Such issues of land disputes and political conflict should prompt religious leaders and elders of great wisdom and reputable integrity to get involved in genuine dialogue/collaboration to resolve them. These should not be taken as an individual matter but as corporate action. All hands must be on deck to ensure mutual dialogue/ collaboration where unity is to be achieved and hostility or prejudice is eliminated.

In dialogue, one is invited ‘to take off one’s shoes and enter into the "other’s" world with respect, trust, humility and with the intention to learn from the "other." He/she is to accept the "other" as created in the image and likeness of God. By so doing, a loving relationship is established. This does not mean that differences cannot be acknowledged. However, these differences should be geared towards mutual understanding rather than antipathy of others (PCID and CEP, n. 43). The understanding of these differences will help one to appreciate the "other" and overcome the prejudices and barriers that separate them. The African Synod Fathers speaking further on dialogue emphasized

the need to liberate all peoples, transforming them from within and making them new. They encourage corporate action in promoting human progress and integral human development at all levels, by fighting for human rights and fighting against all that oppresses people. Overcome the various forms of division among peoples… (AMECEA, 32).

Dialogue will help bring the dream/intention of the African Synod Fathers to fulfillment, with the aim of transforming the society. It will not become a reality in our lives but it will bridge the widening gap between those who see themselves as different from "others." Dialogue is an encounter, a two-way communication between persons who hold significantly differing views on a subject (as seen in the Samaritan woman and Jesus). "One enters into dialogue with the purpose to learn more truth about the subject (issue) from the "other" or learn more about the "other" (Swidler, Cobb, Knitter and Hellwig 1990:57). The goal of dialogue therefore is for each other to learn and to change accordingly, as in the case of the Samaritan woman. By learning from the "other," we gradually correct the misinformation, prejudices and stereotyped views we hold of "others." In dialogue with the "other," we should try to look into our inner selves and into our traditions, in order to make a change.

No one is an island. As we live and relate to others, we directly or indirectly influence their lives; conversely, they influence our lives too. Consequently, it is in emerging in mutual dialogue (as Jesus and the Samaritan woman) with people of other cultures, distinct as they may be from us, that we can truly come to appreciate others and ourselves. We should make an effort to change our attitudes and self-understanding and understanding of "others."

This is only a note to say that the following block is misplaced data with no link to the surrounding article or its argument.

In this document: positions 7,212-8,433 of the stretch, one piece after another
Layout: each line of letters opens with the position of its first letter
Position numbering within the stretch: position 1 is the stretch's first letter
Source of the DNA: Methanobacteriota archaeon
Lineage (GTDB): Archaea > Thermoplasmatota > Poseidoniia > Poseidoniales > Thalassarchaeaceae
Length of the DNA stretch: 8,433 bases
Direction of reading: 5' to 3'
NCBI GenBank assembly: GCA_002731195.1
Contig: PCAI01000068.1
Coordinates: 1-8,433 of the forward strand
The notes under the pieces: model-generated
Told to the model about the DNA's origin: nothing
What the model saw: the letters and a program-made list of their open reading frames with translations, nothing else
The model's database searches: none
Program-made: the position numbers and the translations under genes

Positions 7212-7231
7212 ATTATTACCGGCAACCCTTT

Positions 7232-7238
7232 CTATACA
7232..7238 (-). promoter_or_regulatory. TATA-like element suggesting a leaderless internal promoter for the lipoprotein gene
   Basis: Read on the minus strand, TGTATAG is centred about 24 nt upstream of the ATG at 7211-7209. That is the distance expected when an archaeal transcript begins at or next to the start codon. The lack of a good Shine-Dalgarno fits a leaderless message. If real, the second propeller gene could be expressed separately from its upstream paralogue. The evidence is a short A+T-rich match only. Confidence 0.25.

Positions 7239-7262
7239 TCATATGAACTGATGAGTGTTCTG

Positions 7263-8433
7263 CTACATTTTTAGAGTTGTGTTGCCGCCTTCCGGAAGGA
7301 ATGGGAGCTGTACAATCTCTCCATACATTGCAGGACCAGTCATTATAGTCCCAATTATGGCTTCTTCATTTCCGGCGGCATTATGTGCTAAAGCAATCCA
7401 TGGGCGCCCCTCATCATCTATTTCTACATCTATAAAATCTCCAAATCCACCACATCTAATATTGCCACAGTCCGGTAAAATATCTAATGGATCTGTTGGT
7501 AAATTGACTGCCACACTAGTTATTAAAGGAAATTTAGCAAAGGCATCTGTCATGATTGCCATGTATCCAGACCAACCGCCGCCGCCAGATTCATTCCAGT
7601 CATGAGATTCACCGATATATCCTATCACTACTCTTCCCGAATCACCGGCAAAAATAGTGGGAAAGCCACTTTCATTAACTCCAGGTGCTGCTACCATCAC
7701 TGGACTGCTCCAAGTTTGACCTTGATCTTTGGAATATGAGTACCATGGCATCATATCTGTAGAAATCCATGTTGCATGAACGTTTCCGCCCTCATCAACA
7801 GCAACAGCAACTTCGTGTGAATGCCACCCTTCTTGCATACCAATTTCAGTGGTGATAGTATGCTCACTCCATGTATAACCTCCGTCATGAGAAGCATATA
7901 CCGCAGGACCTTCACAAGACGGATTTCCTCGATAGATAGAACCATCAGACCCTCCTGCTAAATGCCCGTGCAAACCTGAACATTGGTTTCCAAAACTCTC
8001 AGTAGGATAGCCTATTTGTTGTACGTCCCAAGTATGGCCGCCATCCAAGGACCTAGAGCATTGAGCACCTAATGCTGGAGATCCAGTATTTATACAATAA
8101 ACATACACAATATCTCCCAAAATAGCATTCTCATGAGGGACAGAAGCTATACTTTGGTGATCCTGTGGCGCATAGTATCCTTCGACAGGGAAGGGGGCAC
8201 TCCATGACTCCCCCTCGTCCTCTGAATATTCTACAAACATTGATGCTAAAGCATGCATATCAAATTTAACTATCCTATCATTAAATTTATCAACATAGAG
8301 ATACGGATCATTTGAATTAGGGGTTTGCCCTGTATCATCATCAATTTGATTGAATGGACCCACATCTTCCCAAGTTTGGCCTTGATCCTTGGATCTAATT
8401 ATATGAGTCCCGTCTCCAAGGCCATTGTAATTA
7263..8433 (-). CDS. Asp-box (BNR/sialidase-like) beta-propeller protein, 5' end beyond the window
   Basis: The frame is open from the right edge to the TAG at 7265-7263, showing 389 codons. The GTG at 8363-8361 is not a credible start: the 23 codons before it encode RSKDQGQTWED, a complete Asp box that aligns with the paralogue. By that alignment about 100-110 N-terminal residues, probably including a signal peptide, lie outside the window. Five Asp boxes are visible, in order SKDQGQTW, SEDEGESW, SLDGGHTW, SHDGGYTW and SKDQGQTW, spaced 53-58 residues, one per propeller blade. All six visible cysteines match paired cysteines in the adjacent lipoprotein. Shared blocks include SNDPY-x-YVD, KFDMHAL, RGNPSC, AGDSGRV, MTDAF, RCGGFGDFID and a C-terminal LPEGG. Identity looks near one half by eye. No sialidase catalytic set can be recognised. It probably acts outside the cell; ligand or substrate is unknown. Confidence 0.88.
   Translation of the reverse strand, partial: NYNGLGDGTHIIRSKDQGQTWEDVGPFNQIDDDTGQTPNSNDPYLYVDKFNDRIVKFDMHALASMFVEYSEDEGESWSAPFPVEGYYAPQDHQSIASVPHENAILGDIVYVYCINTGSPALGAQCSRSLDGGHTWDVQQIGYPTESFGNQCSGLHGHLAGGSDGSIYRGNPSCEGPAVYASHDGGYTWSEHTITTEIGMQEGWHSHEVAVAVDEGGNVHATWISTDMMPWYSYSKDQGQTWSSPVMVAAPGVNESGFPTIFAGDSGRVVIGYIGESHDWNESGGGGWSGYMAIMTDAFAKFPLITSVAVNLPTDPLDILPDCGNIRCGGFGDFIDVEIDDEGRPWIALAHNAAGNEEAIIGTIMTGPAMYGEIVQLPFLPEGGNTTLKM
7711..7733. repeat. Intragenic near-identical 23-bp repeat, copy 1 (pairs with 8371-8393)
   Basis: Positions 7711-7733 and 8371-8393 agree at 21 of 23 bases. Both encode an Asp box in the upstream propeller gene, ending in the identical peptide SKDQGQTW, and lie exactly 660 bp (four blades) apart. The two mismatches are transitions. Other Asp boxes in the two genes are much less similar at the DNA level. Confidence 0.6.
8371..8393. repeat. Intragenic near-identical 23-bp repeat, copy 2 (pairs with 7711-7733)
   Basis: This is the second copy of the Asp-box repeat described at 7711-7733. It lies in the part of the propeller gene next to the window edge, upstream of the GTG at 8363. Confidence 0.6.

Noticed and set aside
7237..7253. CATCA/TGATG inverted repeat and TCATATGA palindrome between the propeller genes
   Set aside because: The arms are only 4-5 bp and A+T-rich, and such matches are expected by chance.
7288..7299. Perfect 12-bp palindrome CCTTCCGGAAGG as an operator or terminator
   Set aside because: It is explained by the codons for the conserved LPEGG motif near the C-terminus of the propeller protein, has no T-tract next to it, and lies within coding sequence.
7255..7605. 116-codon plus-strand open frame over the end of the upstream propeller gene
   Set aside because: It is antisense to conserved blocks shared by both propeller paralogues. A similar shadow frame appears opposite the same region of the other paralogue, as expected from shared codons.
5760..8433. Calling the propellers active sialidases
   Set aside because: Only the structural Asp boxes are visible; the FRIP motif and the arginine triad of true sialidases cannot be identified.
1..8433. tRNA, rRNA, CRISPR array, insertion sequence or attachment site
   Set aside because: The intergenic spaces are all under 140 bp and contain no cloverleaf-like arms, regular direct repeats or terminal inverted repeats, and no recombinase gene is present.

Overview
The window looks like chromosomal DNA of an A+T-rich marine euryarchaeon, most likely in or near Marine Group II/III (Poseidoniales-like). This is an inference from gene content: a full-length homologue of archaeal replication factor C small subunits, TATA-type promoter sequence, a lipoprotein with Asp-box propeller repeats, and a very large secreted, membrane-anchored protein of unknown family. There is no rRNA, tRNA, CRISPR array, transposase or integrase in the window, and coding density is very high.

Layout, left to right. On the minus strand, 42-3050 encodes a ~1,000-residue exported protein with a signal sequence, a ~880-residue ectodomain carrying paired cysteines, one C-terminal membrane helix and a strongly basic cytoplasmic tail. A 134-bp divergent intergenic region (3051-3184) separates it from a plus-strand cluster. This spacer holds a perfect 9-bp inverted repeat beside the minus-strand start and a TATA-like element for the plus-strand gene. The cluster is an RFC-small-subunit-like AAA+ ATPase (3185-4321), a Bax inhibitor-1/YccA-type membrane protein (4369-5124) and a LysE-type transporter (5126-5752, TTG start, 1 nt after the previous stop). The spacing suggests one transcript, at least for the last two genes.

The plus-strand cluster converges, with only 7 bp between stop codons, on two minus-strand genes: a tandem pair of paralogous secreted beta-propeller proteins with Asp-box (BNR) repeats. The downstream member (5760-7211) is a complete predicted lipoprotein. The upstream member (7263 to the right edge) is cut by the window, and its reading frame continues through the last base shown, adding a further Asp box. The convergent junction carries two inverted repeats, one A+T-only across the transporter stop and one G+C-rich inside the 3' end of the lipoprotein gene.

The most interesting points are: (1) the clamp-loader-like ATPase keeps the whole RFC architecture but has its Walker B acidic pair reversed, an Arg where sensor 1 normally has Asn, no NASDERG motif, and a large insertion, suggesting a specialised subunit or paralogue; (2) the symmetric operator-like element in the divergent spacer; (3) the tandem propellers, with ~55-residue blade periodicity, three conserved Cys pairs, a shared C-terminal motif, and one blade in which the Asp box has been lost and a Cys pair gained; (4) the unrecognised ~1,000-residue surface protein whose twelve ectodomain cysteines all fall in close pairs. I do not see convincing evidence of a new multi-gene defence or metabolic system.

The only way of changing this is to surface these unconscious attitudes and confront them with experiential reality. Where there are long-standing tensions, which seem to indicate that such prejudices are reasonable, we have to create new experiences of community through dialogue of and common action for justice (Swidler, Cobb, Knitter and Hellwig 1990:57).

In other words, dialogue should lead us to a new knowledge and a change of attitude and behavior towards "others." We should be prepared to cross over to the "other’s" side, accepting "others" as they are. Our approach to resolving conflict of whatever kind: religious, ethnic, traditional, ideological, socio-cultural, political, economic, etc., should be one of dialogue in humility, sincerity, openness, love, acceptance, tolerance, empathy and trust on the part of all those involved. This is not an easy task. It needs emphatic understanding, listening intently to the "other," openness, perseverance, patience, trust, confidence building among the wounded and love of the "other" in spite of the differences.

Therefore, we need people who will awaken in us the need for pardon, forgiveness of sins (of the past) and reconciliation (particularly, in Taraba state and Nigeria in general) so that we can reach out to our neighbors in need. This should begin with you and me! In this, the Church and the government have a great task indeed. Here, we have looked at Jesus’ dialogue as a model for our dialogue/collaboration today. Jesus in humility and respect helped the Samaritan woman to unlearn the prejudices and biases she had about Jews. Also the Samaritans accepted Jesus and welcomed him among their group. He stayed and dined with them. We need to cultivate the attitudes of Jesus in order to win over even our enemies.



1. Pontifical Council for Inter-Religious Dialogue
2. Congregation for the Evangelization of Peoples
3. Both the Jews and the Samaritans looked forward to the coming of Taheb, a teacher /prophet according to Deut 18:15-20. Someone who will reveal or tell them everything and Jesus confirms this by telling the woman the bare truth about her life.